Around 75% of companies think ETDA will help boost business, according to IOE and IT webinar poll

Fri 8 Sept 2023
Posted by: Benjamin Roche
Trade News

Electronic trade documents being used by person on tablet

Just under 75% of businesses think that electronic trade documents will have a positive effect on their companies, according to a poll of attendees to an Institute of Export & International Trade (IOE&IT) webinar

The webinar covered the UK’s new Electronic Trade Documents Act (ETDA), due to be implemented later this month.

Digital economy and technology minister Paul Scully has said that ETDA could save businesses £1.1bn over the next decade.


The webinar featured a panel headlined by Kevin Shakespeare, director of strategic partnerships and international development at IOE&IT, as well as IOE&IT digital trade and customs specialist Ilona Kawka.

Alongside them were Trade Finance Global editorial director Deepesh Patel, as well as Brose senior customs and foreign trade compliance director Sylwia Nowak and co-founder of Exabler Ramin Takin.

“We shouldn’t underestimate how significant this act is,” said Shakespeare, who called it “an opportunity to take a step forward”.

In comments echoed by Patel, he outlined the UK’s “leading role” in trade digitalisation along with other nations who have recently adopted similar legislation, including Singapore and the UAE.

Patel suggested that this adoption of digitalised documentation positions the UK to give valuable guidance to other nations.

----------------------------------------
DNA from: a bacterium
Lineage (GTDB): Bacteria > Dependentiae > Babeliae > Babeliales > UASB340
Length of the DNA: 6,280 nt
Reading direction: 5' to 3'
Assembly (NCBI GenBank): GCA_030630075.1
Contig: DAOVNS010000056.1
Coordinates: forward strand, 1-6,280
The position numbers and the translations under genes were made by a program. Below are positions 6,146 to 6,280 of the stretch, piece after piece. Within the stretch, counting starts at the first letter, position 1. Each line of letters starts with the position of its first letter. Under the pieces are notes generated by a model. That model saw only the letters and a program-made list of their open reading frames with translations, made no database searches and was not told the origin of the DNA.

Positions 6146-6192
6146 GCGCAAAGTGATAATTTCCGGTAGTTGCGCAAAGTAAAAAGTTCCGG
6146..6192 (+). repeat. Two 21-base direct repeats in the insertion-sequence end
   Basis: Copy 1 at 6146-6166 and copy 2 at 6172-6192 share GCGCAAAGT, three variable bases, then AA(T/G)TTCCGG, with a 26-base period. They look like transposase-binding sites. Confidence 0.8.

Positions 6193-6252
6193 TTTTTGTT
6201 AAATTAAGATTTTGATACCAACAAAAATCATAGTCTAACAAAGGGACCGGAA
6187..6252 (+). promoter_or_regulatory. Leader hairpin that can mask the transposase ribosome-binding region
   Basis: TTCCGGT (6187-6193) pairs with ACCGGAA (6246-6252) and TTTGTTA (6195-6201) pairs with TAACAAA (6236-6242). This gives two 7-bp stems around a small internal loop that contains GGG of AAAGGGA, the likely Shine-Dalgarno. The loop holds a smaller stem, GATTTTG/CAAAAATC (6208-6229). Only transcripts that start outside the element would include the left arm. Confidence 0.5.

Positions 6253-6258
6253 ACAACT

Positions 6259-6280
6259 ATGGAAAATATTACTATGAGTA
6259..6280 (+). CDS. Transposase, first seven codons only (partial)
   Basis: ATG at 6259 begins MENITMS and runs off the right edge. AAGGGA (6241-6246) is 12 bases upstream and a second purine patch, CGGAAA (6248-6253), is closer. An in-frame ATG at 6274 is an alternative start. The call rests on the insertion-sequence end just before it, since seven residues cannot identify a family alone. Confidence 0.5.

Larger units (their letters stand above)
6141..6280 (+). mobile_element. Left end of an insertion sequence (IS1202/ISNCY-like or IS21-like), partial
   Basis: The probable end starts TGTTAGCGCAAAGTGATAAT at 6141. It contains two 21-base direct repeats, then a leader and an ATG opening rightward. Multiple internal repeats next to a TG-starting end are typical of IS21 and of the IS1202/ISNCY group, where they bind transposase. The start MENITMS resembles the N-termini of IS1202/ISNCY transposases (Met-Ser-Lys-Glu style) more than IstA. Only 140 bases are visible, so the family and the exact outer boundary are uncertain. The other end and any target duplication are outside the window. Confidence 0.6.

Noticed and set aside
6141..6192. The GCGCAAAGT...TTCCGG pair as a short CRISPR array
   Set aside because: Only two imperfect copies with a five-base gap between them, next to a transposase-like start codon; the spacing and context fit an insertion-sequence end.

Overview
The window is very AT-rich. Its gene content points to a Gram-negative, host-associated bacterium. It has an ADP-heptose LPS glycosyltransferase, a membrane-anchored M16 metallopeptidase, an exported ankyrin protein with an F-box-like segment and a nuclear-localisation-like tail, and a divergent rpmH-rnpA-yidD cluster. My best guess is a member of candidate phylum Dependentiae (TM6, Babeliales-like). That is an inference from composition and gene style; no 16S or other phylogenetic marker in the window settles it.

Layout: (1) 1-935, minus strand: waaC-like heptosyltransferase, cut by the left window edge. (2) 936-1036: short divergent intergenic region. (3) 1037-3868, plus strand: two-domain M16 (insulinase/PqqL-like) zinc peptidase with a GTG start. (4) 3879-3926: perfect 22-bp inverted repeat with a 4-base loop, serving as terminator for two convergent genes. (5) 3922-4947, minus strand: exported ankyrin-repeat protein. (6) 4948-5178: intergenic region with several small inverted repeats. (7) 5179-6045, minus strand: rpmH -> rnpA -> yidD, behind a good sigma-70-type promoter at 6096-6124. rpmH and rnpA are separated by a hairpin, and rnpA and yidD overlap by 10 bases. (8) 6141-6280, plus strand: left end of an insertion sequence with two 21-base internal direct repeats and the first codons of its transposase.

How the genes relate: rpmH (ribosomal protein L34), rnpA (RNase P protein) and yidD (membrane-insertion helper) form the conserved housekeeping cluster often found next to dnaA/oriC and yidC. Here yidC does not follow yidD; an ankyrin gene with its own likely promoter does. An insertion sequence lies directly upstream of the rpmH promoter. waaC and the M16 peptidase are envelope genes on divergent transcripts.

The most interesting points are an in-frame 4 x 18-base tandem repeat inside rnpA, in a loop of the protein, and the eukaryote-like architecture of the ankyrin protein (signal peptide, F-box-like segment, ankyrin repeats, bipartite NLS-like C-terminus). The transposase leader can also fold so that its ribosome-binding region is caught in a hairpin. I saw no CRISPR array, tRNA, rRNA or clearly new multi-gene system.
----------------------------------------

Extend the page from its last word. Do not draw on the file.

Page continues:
Speed and efficiency

65% of attendees said the speed and efficiency benefits of swapping paper documentation for digital was the most important opportunity, while a further 23% selected improvements in security and visibility of trade.

Patel said the promise of more accessible data on company trading would open up new possibilities for banks to lend to SMEs.

Efficiency itself could also cut carbon emissions, Shakespeare suggested, with fewer goods “lying in the port while we wait for the bill to be presented”.


Takin took up the theme of improved efficiency to note that the opportunities the ETDA presents may vary across different types of business.

 While larger businesses may see immediate benefits, SMEs may not “see that value” as quickly.

Turning to the challenges that remain to be addressed with digitalisation, he posed the question: “Do we have enough coverage that we can move a lot of processes to fully digital, rather than falling back on paper?”

Adoption of digital documentation will be a choice which, he suggested, could be made easier with the use of a “reliable system” underpinning it, though he noted that this is not yet fully developed.

“Business management need to know: ‘If I click this button, who gets that information?’ If there’s a problem with the system, is there liability cover?”

Potential pitfalls

Takin said that these and other questions, particularly on interoperability between those using different systems, still required clear solutions.

Another poll suggested his feelings were shared: asked what they considered to be the biggest challenge posed by the legislation, 36% said “ensuring partners on board” while a further 29% chose IT skills and implementation.

Nowak called for “clear guidance for businesses on how to apply the bill in practice”, and she suggested that the bill should be built upon alongside other initiatives such as the UK Single Trade Window.

Kawka added that the act could also represent “the basis for a legal framework”.

Connecting digital trade with other initiatives is vital, Shakespeare said in his closing remarks: “The work we’re doing in Africa among SMEs is really important, and digital trade can help there as well.”